Redondo Beach Board of Education welcomes members, talks state budget
The mood was lighter at this week’s Board of Education meeting than it was two weeks ago, when the community bid three termed-out board members a teary farewell.
Tuesday night, their replacements – Brad Serkin, Michael Christensen, and Brad Waller, who were all elected unopposed – took their respective oaths.
Brad Serkin, a lifetime South Bay resident who moved to Redondo Beach in 2000, enters the fray fresh from a four-year stint as president and treasurer of the Redondo Beach Educational Foundation.
As a father of two Alta Vista Elementary School students, he wants to do his part to ensure the Redondo Beach school district continues on a path to “excellence” and continues to produce the economic drivers of the future.
“I believe it is all of our responsibilities as community members to ensure that our children are well prepared to be good citizens and prepare them for the jobs of tomorrow,” he said.
The school board is recovering from a “tough” period, “economically and otherwise,” Serkin said, and he wants to help steer it to stable ground.
He wants to increase reserves and meticulously manage expenditures made possible by recent bond measures.
Serkin also wants to restore programs and staffing that have been cut for lack of funding and add language programs to school curricula. He lists his concerns as class sizing issues and the aging state of some classroom equipment.
He has a B.A. in marketing and runs a business specializing in medical advocacy, wellness, and insurance brokerage.
Michael Christensen, a 14-year Redondo Beach resident, said he felt called to the board out of a respect and appreciation for the quality of the district it serves.
Two of his sons graduated from Mira Costa and one from Redondo Union, and currently he has three kids in Redondo schools (daughters in 7th and 5th grade, and a son in 3rd grade).
Serving as a member and chairman of the Measure C Citizen’s Bond Oversight Committee and watching his son Evan take the position of the Board’s student member heightened Christensen’s appreciation for the Board of Education and the role it plays.
To test the bureaucratic waters, he did a one-month program at Harvard’s Kennedy School of Government for executives in state and local government, and he pulled papers shortly thereafter.
By trade, Christensen is a (third-generation) civil engineer. Presently he is deputy executive director for development and second-in-command at the City of Los Angeles Harbor Department (Port of Los Angeles).
“Nothing is fundamentally broken in the district, and the team I’ll be moving into is a good one,” he said. “However, there are a few things that need attention. First and foremost, we need to get our reserves built back up to an acceptable level… That is the first order of business. Also, California’s method of school finance is fundamentally broken, and I hope to be able to make some contribution toward moving it in the right direction.”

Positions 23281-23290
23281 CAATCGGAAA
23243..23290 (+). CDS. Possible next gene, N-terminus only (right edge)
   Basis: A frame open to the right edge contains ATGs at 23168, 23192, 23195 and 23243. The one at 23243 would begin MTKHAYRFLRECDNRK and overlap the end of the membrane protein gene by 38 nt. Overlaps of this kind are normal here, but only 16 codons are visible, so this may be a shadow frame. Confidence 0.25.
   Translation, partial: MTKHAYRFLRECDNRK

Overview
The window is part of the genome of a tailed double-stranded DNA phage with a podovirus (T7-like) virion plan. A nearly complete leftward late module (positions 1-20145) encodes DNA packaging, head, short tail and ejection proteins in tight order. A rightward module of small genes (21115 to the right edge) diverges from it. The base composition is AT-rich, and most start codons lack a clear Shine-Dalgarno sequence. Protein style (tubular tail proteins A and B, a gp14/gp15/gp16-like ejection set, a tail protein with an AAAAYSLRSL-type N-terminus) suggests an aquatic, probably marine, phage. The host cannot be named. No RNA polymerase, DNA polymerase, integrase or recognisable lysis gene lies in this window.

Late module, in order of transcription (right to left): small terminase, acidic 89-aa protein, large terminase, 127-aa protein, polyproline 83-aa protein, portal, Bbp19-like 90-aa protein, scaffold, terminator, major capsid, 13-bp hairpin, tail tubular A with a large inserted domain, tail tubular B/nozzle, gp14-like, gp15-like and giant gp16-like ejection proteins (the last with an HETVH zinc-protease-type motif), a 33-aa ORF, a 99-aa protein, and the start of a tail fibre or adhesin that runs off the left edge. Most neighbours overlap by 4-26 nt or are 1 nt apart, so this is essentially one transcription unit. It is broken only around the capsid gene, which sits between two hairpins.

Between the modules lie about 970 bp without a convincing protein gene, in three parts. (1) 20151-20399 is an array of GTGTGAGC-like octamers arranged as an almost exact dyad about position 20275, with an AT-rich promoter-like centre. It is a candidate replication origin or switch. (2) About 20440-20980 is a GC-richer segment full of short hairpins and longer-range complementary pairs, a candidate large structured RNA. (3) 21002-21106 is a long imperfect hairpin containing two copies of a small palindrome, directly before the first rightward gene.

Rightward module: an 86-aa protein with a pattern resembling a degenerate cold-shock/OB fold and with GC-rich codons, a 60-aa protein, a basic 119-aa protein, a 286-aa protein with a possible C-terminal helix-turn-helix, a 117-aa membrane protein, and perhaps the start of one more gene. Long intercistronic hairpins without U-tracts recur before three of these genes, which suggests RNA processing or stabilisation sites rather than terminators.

Brad Waller also has engineering experience, having worked for 13 years as a system engineer in the aerospace industry. His job had him “doing things [he] can’t talk about” in advanced infrared technology, project management, and marketing, he said.
Currently he works in the online affiliate marketing industry, targeting the mobile market, and has built nearly 200 apps for iOS and Android.
Waller has a daughter at Redondo Union, and has been volunteering on parent committees and with the PTA since she was in pre-school.
“I have been very active as a board member in multiple levels of the PTA, and I see becoming a member of the school board as an extension of that work,” he said.
Waller is concerned about Governor Jerry Brown’s proposed Local Control Funding Formula, which aims to redistribute funding for school districts.
“Our district is not well positioned with regard to the governor’s formula for funding and if changes are not made we could have issues, the biggest one being that SoCal ROC [Southern California Regional Occupation Center] is not funded at all in the new budget,” he said.
“The solution is one of awareness and action. The new educational standards will be a struggle for everyone – not just our district. Taking time to learn about the standards and getting training for the teachers will be needed. We need to make sure our teachers can understand and teach to the new standards.”
The district’s chief business official, Janet Redella, echoed Waller’s concerns at Tuesday night’s meeting.
She noted that the Local Control Funding Formula, as outlined in the proposed state budget, provides zero funding for increased enrollment, despite the fact that Redondo is a “destination district” with high appeal.
The proposed budget, she said, redistributes funding to the detriment of some districts and benefit of others. It is not, she said, an “adequacy model.” The Department of Finance has yet to release accurate figures as to the extent of the impact redistribution will have for Redondo.
“All of these things are very disconcerting as we hear more and more detail,” Redella said.
Redella added that Assemblyman Al Muratsuchi has been a “huge advocate” for the school district, and encouraged the public to contact him directly with their concerns about a potential loss of funding for the district.
Tuesday night, the Board of Education adopted a resolution that supports the localization of decision-making powers, but only if the model “provides adequate base funding for all districts [and] includes funding for growth and evenly distributed COLA [cost of living adjustment].”